Zika virus
China confirmed its first case of the Zika virus on Tuesday, 9 February 2016. In picture: An aedes aegypti mosquito is pictured on a leaf in San Jose, Costa Rica 1 February , 2016.Reuters

A man in Thailand reportedly tested positive for the Zika virus, which he is said to have contracted within the country.

Thai authorities said the Zika virus found in the 22-year-old man's blood tests was "likely to be the same strain as the one found in South America," AFP reported. The report also said the man had not travelled abroad. 

The report comes a day after the World Health Organisation declared the mosquito-borne Zika virus an international public health emergency. 

"It's not a new disease in Thailand. We had the first confirmed case in 2012. Since then, we have an average of not more than five cases yearly," Amnuay Gajeena, director-general of the Disease Control Department of Thailand's Public Health Ministry, was quoted as saying by AFP. The man was treated and discharged, officials said. 

The Zika virus has sparked a scare, particularly in the Latin American and Caribbean countries, where it has spread, as it is believed to be linked to microcephaly, a condition in which babies are born with abnormally small heads due to incomplete brain growth.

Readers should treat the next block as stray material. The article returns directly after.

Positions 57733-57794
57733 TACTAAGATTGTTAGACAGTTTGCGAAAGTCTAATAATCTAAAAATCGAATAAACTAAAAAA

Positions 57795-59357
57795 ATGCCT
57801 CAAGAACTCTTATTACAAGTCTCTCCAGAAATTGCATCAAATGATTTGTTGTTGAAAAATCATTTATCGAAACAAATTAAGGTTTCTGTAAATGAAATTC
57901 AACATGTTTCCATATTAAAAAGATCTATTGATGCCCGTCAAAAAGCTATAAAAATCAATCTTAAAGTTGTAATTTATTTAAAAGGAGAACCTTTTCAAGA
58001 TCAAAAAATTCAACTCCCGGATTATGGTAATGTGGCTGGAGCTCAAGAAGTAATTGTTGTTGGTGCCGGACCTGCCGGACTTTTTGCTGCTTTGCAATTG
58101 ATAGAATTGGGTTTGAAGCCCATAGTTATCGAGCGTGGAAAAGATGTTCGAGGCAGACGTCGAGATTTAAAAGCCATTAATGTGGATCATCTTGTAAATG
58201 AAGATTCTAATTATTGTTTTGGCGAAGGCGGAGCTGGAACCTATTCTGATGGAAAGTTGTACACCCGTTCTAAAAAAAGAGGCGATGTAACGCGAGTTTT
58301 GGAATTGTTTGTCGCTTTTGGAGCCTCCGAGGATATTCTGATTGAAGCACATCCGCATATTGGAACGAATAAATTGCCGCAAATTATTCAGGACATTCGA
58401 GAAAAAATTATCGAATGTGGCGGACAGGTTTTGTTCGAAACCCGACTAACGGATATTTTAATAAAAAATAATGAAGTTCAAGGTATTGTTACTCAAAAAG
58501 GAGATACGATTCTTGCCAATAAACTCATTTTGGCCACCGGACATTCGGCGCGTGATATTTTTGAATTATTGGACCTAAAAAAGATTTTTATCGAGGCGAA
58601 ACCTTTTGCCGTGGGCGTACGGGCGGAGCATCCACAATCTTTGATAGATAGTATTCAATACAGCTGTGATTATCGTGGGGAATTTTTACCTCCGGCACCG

The current outbreak began in Brazil last year, and there have been at least 4,000 cases of microcephaly reported so far. 

The Aedes aegypti mosquito that carries the Zika virus also transmits dengue and chikungunya, and breeds in many parts of Asia. 

The Pan American Health Organisation (PAHO) has warned that the Zika virus "will continue to spread and will likely reach all countries and territories of the region where Aedes mosquitoes are found".

However, the Thai officials have said there is no need for panic over the recent case of the virus. 

"There is no need to panic. We have never had an epidemic of the Zika virus in Thailand, and all of the cases were one-offs," Gajeena said.